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This is an open-label trial investigating the efficacy and safety of abatacept in ankylosing spondylitis. It is planned to treat 30 patients with ankylosing spondylitis from baseline up to week 30. Abatacept will be administered intravenously according to the prescription used in rheumatoid arthritis.
Clinical manifestations and prevalence of ankylosing spondylitisAnkylosing spondylitis (AS) is a chronic inflammatory disease which affects primarily the spine and the sacroiliac joints, but extraspinal structures such as peripheral joints, the enthesis (insertion of tendons/ligaments at bone), the eye (uveitis) and the aorta can also be involved. There is a strong association between AS and the MHC class I antigen HLA-B27 which is positive in 90-95% of patients. About 5% of HLA-B27-positve individuals do develop ankylosing spondylitis during lifetime, starting in more than 95% at an age younger than 45 years. The overall prevalence of AS has been estimated to be between 0.2 and 1.2%. These differences can mainly be explained by differences in the HLA-B27 prevalence in different populations. Current treatment of ankylosing spondylitisRecent ASAS/EULAR recommendations for the treatment of AS state that for the predominant axial manifestations there are only two groups of effective drugs: the NSAIDs and, more recently, the TNF-blockers 1. Thus, in contrast to rheumatoid arthritis and other inflammatory rheumatic diseases such as SLE treatment with DMARDs does not play a role in the mangement of AS. Most recently, we could show in three open label studies that drugs such as leflunomide2, the IL-RA anakinra3 and methotrexate 4 are not effective in AS. Sulfasalazine, the DMARD most often used for the treatment of AS, has, if at all, also only a very limited efficacy. About 20-30% of AS patients have been estimated to be potential candidates for treatment with TNF-blockers because their disease is still active despite an adequate therapy with NSAIDs. From the AS patients treated with TNF-blockers, about 50% show a 50% improvement in their disease acitivity (BASDAI), but 50% do not. Especially for the latter patients with no or only a suboptimal response to anti-TNF agents alternative treatment options are urgently needed. Evidence for ankylosing spondylitis as an autoimmune disease and thepotential role of T cells in the pathogenesisWe have argued already 10 years ago that autoimmunity plays an important role in the pathogenesis of ankylosing spondylitis (AS). Although there is no direct evidence, as in nearly all 'suspected' autoimmune diseases, of an autoimmune response in AS it has been proposed repeatedly over the last years that the cartilage is the most likely target of an autoimmune response in AS. Histological studies and magnet resonance imaging investigations suggest that the primary site of inflammation is the cartilage/bone interphase. Mononuclear cell infiltrates are mainly found in cartilage and the subchondral bone. In early and active sacroiliitis, T cells and macrophages are dominant in these infiltrates underlining the relevance of a specific cellular immune response . This was further backed by recent studies from our group demonstrating mononuclear infiltrates (including both CD4+ and CD8+ T cells) of cartilage by investigating femoral heads and facette joints (small joints of the spine) obtained by surgery from a number of AS patients 5,6. The presence of T cell and other MNC infiltrates was strongly dependent on the presence of cartilage on the surface of the femoral heads, suggesting that cartilage could be indeed the stimulus and target of a cellular immune response. Furthermore, T cell responses have been demonstrated against proteoglycan (an important cartilage protein) in human arthritides including ankylosing spondylitis . We could also recently demonstrate both a CD4+ and a CD8+ T cell response to proteoglycan (aggrecan) derived peptides in the peripheral blood and a CD8+ T cell response against a collagen VI derived peptide in the synovial fluid from AS patients. Thus, all these findings suggest that a chronic, probably T cell mediated, immune response against cartilage is relevant in the pathogenesis of AS.Further strong evidence for a crucial role of T cells in the pathogenesis of AS comes, in addition to the experimental data discussed above, from the association of AS with the MHC class I antigen HLA-B27. Because the natural function of HLA molecules is the presentation of peptides to T cells it has been postulated that the presentation of a yet unknown peptide to T cells might be the link to explain this HLA-B27 association , although direct evidence for this hypothesis is still missing. However, this hypothesis is backed by a lack of association with the HLA-B27 subtypes *B2706 and *B2709, which differ from the other susceptible subtypes by only 1 (or 2) amino acid substitution at the bottom of the peptide binding groove . Thus, these subtypes might not present an arthritogenic peptide. Based on the above described findings about the role of T-cells in ankylosing spondylitis we assume that Abatacept has the potential to be an effective drug for treating ankylosing spondylitis.The rheumatology group at the Charité, Campus Benjamin Franklin, has a large experience in the conduction of clinical trials, especially in ankylosing spondylitis, including treatment with biologicals . The infliximab trials finally led to the approval of infliximab for the indication ankylosing spondylitis. Most of these studies were conducted as investigators' initiated (sponsored) trials. From these trials we know that the placebo response rate is rather small in patients with active ankylosing spondylitis. The aim of the proposed trial is to evaluate the short-term efficacy and safety of treatment of active AS (BASDAI > 4 despite adequate therapy with NSAIDs) in a pilot open label trial with abatacept. If a clear response (see sample size justification). with an acceptable safety can be reached this study would be followed by a double blind placebo-controlled trial.We propose to treat in this open label pilot study two groups of patients: 1. TNFa-blocker failures (meaning patients who did not show an adequate response to TNFa-blocker treatment according to the international ASAS recommendations 7; not meaning patients who had to be discontinued because of side effects) and 2. TNFa-blocker naïve patients. We expect to gain important information about potential indications for treatment of AS with abatacept already by a relatively simple study design and a small number of patients (N= 30 in total).Research hypothesis The aim of the proposed trial is to evaluate the short-term efficacy and safety of treatment of active AS (BASDAI > 4 despite adequate therapy with NSAIDs) in a pilot open label trial with abatacept. If a clear response (see sample size justification) with an acceptable safety can be reached this study would be followed by a double blind placebo-controlled trial.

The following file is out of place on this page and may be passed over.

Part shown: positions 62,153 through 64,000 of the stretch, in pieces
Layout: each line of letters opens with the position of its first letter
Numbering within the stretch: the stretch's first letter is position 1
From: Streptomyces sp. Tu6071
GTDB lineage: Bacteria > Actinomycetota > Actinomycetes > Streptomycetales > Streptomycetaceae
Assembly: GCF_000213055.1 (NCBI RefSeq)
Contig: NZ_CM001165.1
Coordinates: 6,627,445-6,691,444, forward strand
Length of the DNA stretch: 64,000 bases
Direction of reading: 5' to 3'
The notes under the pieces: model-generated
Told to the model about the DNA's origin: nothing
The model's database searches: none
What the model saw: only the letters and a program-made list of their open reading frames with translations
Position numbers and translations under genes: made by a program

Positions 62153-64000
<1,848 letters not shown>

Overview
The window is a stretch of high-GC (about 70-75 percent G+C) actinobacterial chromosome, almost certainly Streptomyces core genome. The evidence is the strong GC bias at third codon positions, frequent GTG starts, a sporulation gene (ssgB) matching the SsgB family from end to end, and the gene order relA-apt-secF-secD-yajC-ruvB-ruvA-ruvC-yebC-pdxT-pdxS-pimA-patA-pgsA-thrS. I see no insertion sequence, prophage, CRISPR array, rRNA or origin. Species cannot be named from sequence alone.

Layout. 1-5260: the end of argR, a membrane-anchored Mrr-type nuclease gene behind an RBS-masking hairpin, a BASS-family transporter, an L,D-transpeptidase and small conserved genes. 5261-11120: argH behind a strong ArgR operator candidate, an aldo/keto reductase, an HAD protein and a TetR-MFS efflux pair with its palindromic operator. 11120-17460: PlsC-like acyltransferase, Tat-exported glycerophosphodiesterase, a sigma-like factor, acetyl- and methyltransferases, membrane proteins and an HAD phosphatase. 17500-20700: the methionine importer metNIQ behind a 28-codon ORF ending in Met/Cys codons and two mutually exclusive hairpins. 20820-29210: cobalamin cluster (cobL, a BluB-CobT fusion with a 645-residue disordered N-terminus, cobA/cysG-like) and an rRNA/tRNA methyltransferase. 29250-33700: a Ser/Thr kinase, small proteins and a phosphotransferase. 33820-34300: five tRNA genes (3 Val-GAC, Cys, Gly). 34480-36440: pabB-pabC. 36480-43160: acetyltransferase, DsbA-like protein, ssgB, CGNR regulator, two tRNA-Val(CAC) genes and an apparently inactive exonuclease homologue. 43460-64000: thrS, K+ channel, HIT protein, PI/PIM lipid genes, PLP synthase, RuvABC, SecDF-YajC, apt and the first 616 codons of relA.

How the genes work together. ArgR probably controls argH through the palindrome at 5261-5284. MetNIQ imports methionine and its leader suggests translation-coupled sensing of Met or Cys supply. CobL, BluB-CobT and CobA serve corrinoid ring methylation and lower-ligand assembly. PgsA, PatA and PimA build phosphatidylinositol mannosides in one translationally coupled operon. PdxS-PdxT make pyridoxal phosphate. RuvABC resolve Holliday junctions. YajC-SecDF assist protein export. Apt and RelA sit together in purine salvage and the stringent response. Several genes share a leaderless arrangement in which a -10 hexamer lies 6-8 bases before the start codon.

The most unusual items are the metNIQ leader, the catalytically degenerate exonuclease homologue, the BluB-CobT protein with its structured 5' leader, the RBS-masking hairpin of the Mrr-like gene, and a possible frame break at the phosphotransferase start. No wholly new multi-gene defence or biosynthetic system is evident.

Allocation: Non-Randomized, Control: Uncontrolled, Endpoint Classification: Efficacy Study, Intervention Model: Single Group Assignment, Masking: Open Label, Primary Purpose: Treatment
Charité University Medicine Berlin, Campus Benjamin-Franklin
Charite University, Berlin, Germany
Published on BioPortfolio: 2014-08-27T03:35:06-0400